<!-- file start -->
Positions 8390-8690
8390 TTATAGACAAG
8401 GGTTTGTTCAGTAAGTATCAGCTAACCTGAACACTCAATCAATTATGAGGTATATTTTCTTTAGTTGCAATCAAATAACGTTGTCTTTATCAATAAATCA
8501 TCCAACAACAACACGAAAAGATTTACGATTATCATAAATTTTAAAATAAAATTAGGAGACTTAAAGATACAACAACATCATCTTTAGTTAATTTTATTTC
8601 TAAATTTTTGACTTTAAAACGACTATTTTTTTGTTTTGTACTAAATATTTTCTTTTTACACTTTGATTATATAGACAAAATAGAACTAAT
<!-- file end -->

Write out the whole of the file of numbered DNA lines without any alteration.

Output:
Positions 8390-8690
8390 TTATAGACAAG
8401 GGTTTGTTCAGTAAGTATCAGCTAACCTGAACACTCAATCAATTATGAGGTATATTTTCTTTAGTTGCAATCAAATAACGTTGTCTTTATCAATAAATCA
8501 TCCAACAACAACACGAAAAGATTTACGATTATCATAAATTTTAAAATAAAATTAGGAGACTTAAAGATACAACAACATCATCTTTAGTTAATTTTATTTC
8601 TAAATTTTTGACTTTAAAACGACTATTTTTTTGTTTTGTACTAAATATTTTCTTTTTACACTTTGATTATATAGACAAAATAGAACTAAT